You know who Blaze reminds me of? Jorn Lande. Listening to them I get the feeling that there's a good singer in there, and I want to hear them blow me away, but then the song's over and they never unleashed it. Jorn does it sometimes, but not enough for my tastes. I just bought like 5 CDs with him singing on them, groups and solos, and for the most part he's just a singer. I wanted to hear stuff like the 2nd half of The Scarecrow on The Scarecrow but almost never get it. I'm not paying to hear a guy idle, I want my doors blown off if he can do it. Blaze never seemed to get there with Maiden, maybe Steve didn't want him to really blow because then he'd be compared to Bruce. Maybe he didn't do it himself for that reason. Still, I'd rather hear him really go at it if he can. Good singers should almost never put out solo albums, they end up being ridiculous self-absorbed junk for the most part. Jorn's stuff is downright boring based on the 3 I have. I love Michael Vescera, but basically flushed money down the toilet getting his Windows album. Strawberry effing Fields? You've got to be kidding me. Bruce avoids that by surrounding himself with great writers, although I think he's doing more on his own now. Rob Halford was just putting out nutty crap for a while, although I kinda like it. I need somebody to give me an electric shock whenever I start to buy a singer's solo album from now on if their name isn't Bruce Dickinson.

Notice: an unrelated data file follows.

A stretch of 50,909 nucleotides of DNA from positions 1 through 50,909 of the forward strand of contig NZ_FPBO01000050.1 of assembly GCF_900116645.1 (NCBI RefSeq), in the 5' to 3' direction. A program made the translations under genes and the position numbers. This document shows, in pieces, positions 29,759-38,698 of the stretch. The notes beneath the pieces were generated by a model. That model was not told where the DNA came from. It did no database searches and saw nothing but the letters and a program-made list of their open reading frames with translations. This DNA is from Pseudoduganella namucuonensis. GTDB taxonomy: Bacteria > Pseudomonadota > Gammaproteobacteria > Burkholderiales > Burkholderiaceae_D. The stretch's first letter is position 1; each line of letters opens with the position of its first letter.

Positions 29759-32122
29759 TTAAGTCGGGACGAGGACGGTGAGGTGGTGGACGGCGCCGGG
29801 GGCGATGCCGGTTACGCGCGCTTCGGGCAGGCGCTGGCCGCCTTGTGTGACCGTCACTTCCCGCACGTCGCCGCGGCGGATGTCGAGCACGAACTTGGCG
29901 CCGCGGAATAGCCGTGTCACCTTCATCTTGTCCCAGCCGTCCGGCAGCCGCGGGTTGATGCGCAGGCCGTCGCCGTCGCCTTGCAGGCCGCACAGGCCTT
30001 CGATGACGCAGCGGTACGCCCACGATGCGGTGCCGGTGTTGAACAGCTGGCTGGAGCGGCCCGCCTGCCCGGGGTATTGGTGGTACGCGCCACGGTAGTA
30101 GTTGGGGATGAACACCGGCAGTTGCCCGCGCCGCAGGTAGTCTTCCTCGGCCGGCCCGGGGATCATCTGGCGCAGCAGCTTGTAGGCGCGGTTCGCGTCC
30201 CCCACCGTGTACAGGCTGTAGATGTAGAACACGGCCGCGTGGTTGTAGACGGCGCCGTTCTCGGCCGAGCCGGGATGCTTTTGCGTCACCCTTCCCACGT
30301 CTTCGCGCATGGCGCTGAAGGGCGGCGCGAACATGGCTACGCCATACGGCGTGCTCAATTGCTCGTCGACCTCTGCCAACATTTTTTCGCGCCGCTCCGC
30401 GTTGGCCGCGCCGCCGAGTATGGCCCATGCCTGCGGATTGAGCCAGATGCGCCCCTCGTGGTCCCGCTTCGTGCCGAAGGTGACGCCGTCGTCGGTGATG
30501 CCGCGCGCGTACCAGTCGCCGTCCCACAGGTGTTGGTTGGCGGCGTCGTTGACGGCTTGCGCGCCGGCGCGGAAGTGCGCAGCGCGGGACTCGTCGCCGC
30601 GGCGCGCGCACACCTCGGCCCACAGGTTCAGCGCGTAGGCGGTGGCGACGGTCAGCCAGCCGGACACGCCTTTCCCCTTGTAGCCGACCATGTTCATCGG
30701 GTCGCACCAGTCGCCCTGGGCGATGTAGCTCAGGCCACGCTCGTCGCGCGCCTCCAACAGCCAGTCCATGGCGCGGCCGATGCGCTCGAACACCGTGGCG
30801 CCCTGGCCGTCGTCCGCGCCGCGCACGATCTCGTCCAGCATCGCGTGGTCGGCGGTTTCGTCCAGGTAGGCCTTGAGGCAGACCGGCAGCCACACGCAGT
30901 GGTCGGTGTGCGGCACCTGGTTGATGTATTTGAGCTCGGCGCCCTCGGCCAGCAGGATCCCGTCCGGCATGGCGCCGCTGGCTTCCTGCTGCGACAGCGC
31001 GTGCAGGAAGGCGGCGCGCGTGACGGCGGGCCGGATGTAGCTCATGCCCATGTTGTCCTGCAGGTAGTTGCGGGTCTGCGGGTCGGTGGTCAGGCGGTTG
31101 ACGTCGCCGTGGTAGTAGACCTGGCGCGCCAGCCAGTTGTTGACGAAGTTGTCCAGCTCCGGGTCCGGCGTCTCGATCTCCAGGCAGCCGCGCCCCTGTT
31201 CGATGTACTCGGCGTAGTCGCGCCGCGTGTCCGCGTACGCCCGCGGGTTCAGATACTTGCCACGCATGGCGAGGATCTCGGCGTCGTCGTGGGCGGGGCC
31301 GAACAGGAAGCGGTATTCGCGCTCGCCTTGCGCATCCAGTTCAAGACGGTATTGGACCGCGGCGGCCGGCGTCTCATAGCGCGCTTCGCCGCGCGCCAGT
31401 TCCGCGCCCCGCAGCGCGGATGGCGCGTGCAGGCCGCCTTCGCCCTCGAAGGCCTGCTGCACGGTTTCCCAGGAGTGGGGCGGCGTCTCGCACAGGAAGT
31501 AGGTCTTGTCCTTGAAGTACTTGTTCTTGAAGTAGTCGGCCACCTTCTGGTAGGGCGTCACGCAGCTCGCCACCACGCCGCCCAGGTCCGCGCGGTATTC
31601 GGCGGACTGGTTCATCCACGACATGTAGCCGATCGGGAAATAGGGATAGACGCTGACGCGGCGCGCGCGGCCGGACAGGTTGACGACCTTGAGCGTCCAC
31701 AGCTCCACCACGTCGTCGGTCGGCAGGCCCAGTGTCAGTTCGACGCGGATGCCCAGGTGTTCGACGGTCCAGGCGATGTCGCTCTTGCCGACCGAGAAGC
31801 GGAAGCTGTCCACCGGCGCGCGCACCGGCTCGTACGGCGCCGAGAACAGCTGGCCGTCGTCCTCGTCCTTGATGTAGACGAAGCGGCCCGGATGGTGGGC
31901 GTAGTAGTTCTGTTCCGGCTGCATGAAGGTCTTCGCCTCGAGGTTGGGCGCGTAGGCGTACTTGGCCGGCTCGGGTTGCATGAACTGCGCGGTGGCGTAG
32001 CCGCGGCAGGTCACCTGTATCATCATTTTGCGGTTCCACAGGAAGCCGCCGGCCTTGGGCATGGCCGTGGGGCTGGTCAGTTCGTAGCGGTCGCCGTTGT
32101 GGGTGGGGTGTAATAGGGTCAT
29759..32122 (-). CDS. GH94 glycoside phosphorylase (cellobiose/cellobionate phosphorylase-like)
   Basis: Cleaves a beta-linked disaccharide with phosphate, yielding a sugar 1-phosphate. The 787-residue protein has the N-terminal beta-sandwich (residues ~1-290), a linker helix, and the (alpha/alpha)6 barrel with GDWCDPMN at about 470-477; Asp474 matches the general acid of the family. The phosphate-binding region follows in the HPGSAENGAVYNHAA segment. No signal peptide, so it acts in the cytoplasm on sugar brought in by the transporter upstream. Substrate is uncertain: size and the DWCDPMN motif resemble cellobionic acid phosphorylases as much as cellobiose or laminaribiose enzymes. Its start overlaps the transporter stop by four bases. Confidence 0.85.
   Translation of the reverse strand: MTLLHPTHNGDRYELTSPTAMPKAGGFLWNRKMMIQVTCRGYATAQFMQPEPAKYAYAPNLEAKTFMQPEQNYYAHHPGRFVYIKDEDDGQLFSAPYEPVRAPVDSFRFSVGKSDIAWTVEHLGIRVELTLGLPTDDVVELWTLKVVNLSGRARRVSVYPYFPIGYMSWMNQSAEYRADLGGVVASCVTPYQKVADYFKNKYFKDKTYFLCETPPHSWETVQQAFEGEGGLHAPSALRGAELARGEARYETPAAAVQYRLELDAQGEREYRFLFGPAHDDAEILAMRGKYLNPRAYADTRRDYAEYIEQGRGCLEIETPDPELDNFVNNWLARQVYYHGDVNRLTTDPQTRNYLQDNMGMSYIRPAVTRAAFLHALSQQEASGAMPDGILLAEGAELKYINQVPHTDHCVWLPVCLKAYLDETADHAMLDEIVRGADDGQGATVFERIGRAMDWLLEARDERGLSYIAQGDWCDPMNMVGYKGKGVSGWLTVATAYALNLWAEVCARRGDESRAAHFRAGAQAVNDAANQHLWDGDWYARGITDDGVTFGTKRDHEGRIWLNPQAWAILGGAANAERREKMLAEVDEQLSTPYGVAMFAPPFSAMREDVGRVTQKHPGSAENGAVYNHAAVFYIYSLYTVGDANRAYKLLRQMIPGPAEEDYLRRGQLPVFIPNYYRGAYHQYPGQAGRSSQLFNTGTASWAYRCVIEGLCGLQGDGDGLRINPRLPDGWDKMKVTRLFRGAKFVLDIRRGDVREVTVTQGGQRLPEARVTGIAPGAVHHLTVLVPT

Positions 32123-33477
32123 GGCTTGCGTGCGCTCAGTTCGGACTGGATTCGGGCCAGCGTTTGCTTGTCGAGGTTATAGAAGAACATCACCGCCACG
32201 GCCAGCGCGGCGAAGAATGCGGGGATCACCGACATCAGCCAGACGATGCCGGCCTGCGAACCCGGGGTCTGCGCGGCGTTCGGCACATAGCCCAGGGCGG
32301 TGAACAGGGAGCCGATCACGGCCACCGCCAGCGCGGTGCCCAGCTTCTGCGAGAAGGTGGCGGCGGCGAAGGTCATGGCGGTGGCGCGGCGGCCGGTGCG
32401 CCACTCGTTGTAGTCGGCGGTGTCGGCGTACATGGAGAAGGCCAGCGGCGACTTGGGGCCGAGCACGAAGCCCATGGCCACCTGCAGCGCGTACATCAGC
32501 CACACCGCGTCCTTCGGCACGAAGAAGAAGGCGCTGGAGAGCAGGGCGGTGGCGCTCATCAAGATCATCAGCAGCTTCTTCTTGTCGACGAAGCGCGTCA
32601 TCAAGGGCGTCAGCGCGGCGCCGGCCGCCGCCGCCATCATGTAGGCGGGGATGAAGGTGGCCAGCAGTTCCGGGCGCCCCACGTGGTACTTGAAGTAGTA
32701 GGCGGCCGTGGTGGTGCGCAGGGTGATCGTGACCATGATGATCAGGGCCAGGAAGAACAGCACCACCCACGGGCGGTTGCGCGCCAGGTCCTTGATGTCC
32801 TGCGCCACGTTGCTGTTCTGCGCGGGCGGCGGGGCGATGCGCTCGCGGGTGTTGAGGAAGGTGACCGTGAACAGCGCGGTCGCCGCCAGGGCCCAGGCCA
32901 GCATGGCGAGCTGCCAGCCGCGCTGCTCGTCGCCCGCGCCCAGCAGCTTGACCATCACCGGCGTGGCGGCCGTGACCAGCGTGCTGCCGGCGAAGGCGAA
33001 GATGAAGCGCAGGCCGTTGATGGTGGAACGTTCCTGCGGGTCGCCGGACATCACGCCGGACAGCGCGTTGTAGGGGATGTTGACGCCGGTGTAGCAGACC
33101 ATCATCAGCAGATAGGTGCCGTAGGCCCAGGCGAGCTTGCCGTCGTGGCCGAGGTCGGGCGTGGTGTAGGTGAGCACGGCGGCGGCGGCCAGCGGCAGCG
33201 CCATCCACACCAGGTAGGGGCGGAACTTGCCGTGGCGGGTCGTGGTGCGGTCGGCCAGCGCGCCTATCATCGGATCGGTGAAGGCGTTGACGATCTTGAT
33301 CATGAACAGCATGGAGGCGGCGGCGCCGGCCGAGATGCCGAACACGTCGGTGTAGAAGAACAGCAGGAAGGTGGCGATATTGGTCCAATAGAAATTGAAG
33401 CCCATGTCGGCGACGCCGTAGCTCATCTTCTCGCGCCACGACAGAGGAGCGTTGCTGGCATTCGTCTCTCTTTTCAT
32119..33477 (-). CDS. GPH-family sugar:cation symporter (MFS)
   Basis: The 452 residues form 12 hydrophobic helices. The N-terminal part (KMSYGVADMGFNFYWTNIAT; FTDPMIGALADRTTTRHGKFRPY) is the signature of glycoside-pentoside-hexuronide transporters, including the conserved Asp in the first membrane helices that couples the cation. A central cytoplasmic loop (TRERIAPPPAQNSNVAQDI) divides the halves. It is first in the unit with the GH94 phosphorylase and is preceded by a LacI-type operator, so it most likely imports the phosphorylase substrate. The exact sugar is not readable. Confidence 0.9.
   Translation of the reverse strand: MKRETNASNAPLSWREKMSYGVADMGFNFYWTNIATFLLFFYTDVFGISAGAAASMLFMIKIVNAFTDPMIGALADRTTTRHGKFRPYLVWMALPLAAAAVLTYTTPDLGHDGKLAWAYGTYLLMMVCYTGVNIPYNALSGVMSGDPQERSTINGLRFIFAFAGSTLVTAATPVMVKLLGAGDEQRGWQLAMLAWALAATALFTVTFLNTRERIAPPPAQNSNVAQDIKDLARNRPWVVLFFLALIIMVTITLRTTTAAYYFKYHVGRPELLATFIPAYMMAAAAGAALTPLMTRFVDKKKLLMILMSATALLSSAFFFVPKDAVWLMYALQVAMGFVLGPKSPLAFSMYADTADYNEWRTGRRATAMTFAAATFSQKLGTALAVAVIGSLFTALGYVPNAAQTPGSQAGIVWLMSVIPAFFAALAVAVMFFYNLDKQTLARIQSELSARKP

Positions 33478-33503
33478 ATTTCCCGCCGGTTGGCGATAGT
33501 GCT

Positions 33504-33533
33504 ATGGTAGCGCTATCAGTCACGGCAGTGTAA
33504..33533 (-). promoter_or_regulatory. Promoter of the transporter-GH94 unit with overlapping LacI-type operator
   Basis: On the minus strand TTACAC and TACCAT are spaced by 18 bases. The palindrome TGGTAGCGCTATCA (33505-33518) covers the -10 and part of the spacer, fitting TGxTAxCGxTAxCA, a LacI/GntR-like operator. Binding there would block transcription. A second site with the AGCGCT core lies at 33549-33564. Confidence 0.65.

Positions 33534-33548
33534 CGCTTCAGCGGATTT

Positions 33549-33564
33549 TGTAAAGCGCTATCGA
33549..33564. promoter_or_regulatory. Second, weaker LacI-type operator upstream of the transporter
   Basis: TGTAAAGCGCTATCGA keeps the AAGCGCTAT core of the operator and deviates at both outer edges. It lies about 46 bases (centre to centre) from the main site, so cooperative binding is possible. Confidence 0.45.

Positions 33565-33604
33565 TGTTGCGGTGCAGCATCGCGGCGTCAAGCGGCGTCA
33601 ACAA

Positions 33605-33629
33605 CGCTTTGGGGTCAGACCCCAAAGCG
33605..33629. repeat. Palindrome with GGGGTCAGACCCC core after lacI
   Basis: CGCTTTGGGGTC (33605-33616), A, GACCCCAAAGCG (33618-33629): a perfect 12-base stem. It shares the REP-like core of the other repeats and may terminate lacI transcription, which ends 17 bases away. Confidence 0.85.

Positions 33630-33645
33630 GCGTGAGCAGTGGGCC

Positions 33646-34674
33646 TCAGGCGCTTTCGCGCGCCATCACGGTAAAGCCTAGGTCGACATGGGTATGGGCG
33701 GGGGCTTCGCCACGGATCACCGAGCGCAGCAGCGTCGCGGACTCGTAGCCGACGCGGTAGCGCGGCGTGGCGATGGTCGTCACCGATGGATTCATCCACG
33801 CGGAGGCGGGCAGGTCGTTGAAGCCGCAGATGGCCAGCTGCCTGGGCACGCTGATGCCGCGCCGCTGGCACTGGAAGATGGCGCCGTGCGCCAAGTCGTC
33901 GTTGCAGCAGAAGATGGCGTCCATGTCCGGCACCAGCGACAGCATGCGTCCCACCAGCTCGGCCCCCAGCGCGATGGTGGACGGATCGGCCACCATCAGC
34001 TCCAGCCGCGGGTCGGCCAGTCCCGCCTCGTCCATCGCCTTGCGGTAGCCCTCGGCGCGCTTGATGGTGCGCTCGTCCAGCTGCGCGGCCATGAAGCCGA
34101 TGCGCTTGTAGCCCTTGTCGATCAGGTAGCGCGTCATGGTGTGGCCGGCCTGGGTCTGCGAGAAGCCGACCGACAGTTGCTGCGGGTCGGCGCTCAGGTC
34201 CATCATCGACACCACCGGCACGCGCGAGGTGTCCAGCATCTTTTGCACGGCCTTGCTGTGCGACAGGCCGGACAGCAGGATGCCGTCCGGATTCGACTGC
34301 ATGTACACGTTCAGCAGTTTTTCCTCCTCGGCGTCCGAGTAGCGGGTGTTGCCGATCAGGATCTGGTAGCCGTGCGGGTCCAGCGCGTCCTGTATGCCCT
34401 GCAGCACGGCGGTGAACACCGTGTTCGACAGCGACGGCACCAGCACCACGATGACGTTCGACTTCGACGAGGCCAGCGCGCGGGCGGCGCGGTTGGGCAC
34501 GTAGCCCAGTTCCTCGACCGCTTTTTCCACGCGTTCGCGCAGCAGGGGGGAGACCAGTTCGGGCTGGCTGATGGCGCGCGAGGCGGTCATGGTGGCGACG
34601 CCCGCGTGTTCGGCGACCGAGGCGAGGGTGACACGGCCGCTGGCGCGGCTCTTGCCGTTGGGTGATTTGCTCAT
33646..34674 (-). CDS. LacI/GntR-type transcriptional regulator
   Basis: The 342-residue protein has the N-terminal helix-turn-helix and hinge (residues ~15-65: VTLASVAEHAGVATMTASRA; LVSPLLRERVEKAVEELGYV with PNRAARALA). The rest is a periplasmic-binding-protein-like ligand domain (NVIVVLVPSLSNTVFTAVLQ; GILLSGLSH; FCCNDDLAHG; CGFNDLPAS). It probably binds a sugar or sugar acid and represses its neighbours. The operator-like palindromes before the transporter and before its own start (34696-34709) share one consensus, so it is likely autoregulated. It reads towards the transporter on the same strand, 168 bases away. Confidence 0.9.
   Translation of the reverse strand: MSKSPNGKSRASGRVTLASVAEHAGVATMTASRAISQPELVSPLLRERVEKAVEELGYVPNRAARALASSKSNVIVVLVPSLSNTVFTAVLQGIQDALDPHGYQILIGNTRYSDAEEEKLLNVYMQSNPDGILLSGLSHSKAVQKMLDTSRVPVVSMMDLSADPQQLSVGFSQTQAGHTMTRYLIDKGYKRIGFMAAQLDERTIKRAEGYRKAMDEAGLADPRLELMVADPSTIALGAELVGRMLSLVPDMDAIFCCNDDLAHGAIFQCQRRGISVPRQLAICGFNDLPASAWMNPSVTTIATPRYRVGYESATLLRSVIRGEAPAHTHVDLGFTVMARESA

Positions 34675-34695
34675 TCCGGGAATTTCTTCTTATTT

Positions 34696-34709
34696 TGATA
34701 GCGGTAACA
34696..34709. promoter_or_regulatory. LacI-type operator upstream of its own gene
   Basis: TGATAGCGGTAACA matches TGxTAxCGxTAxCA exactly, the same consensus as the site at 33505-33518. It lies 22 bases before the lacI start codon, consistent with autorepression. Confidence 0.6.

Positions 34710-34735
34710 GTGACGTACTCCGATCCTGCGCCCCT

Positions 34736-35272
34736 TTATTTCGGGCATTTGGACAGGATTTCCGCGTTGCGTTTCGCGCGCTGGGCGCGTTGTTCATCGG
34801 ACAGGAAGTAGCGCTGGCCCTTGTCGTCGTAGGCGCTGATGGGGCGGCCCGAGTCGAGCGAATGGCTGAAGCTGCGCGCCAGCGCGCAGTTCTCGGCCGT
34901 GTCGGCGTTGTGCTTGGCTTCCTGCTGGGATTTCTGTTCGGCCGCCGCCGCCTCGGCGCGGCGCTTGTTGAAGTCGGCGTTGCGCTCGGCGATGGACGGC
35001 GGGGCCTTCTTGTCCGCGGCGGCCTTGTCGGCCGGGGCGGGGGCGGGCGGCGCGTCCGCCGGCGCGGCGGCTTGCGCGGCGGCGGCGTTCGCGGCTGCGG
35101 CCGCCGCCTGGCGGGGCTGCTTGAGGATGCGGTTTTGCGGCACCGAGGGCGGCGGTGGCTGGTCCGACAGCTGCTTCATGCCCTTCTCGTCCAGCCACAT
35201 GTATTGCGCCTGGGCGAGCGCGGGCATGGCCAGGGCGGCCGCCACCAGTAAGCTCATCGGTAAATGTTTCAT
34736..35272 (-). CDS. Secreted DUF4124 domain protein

arcona said...

I don't know that it's fair to say I have no business listening to Maiden if I don't like how Bruce sings some of the tunes from the first two albums. I could easily say the same about any person who doesn't like "Phantom of the Opera" with Paul. I love Bruce, I think he's the greatest singer of all-time. I just happen to prefer the older songs with their original singer. I seriously doubt I'm alone in this opinion either. My father, for instance, is 51 years old and saw the boys way back when they were first getting started, and he feels about the same as I do. I'm sure some of the older fans appreciate what Paul did during his time with the band, even if Bruce is hands down a better singer.

Some fans have become blinded by Bruce's awesomeness. Which I can understand, I suppose... but man, you have to give more credit to Adrian for coming back. It wasn't just Bruce returning that revitalized the group, it was the debut of a new wildcard to their sound, previously unheard on a Maiden record: the three guitar assault. Davey, Jan, and Adrian combined are the freaking dream team. That to me is what really rejuvenated the group. If H hadn't come back I think they would've just gone on to make Fear of the Dark part II.

--Matthew

Falze said...

Yeah, I meant to put that in my comment about Adrian coming back with Bruce after mentioning that he wisely left earlier. Good catch.

Now if we can just get him to shave properly...